Competition within legal education is intensifying and universities are adopting a more international and innovative outlook to add real value in the marketplace.
Legal education has increasingly internationalised over the past 20 years in the same way as the legal profession itself. Universities worldwide are battling for the top talent and, as with law firms, a band of elite institutions is emerging, with Iberian ones leading the charge.
The Financial Times’ global LLM law school list ranks among the top world-wide establishments Spain’s ESADE, IE Law School, Instituto Superior de Derecho y Economía (ISDE) and Universidad Pontificia Comillas University – ICADE, and Portugal’s Católica Global School of Law.
Competition is intensifying, and many Iberian lawyers are increasingly looking to the UK or US to progress their studies. To avoid an exodus to Anglo-Saxon colleges, offering courses in English is now a pre-requisite. Católica has two English-language LLMs directed at international students wanting to look at transnational and European legal matters – and this year it also established the first English language PhD programme in Portugal.
Iberian universities enhance this English pre-requisite via direct links with global peers. ISDE teams with St. Johns University in the UK, while IE Law School has an agreement with Northwestern University in the US and a dual LLM programme with King’s College London.
“Internationalisation is one emerging theme,” says Javier de Cendra, Dean at IE Law School. “Some courses are offered completely in English with foreign exchange programmes. That trend is going to move faster as technology develops in the classroom too.”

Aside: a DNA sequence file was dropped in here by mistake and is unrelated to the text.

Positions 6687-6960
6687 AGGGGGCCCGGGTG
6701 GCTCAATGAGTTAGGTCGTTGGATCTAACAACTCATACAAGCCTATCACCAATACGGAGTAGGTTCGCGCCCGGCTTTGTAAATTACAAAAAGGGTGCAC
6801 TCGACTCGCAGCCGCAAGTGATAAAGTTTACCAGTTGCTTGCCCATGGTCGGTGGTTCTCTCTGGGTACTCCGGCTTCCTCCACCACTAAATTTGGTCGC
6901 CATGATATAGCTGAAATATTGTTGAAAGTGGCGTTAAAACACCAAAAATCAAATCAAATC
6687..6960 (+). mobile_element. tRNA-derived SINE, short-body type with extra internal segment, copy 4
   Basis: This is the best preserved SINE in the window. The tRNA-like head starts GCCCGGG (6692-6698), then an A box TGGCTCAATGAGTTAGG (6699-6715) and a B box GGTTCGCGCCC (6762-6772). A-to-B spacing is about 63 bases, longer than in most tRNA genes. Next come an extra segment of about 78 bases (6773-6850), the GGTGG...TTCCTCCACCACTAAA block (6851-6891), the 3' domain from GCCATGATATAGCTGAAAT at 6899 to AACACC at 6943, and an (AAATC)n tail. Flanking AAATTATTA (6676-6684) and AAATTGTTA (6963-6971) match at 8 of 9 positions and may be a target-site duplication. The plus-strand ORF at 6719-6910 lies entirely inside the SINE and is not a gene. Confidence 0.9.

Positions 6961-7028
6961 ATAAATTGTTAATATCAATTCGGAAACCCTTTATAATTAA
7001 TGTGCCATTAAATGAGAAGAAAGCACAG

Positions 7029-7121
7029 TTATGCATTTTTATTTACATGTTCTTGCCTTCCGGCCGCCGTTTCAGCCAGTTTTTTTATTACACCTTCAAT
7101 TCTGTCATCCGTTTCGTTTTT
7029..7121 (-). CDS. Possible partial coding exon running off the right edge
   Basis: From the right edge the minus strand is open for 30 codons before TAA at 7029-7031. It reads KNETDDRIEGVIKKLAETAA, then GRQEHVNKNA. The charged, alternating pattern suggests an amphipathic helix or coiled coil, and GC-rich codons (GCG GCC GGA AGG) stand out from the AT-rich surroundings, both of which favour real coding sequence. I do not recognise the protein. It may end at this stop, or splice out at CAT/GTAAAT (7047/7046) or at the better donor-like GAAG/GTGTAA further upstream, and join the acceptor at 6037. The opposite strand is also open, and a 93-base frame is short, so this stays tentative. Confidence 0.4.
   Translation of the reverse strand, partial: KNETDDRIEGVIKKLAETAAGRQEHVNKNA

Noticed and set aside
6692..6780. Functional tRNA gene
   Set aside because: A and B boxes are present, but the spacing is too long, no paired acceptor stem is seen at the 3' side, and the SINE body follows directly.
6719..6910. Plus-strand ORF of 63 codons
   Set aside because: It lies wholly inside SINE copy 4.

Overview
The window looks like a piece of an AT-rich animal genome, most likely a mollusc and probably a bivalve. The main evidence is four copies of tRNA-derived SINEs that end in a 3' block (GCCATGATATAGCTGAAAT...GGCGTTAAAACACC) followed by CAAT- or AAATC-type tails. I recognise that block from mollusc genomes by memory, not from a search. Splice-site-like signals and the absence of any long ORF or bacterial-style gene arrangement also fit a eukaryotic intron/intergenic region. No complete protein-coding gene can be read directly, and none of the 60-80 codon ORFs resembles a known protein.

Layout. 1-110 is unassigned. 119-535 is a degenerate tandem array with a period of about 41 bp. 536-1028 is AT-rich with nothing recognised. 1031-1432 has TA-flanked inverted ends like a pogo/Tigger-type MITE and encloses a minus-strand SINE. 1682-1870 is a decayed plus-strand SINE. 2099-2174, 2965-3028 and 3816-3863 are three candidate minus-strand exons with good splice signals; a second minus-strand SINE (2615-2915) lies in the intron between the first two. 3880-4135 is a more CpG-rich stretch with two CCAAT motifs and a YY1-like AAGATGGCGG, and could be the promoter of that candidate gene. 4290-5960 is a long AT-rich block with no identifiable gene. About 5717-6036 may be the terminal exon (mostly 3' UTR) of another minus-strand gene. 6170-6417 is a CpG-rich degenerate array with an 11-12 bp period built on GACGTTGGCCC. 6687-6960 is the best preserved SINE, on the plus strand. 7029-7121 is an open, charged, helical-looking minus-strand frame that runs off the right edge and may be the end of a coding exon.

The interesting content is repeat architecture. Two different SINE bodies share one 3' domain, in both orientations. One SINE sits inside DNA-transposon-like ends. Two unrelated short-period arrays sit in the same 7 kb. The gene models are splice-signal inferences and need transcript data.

Indeed, technology has forced law schools to embrace the future. Resources must be accessible anywhere in the world, with almost all now having a virtual hub to store presentations and materials, including digital versions of all domestic trials.
“We have developed our own databases where we have real cases, and the students work in groups and, then present the solution to the lawyers in charge of the case and their respective clients,” explains Eduardo Berché, Dean at ESADE.
One outcome of an online presence is that more LLMs are effectively taught through e-courses. Spain’s IE Business School already offers virtual executive LLMs and the US’s Harvard has more than 200 – although only two are in legal studies courses. As further examples, India’s Rainmaker – a learning, content and technology company, the US’s 2U – which develops online courses in partnership with leading universities, and UK law firm CMS Cameron McKenna, also provide a variety of remote courses.
2U partners with Washington University School of Law on an online LLM Programme, and Ken LaOrden, 2U General Manager, says that it mirrors traditional teaching via vibrant and rigorous discussions in live classes rather than recorded lectures. “The online programme does, however, offer self-paced coursework that students work through in preparation for the live classes.”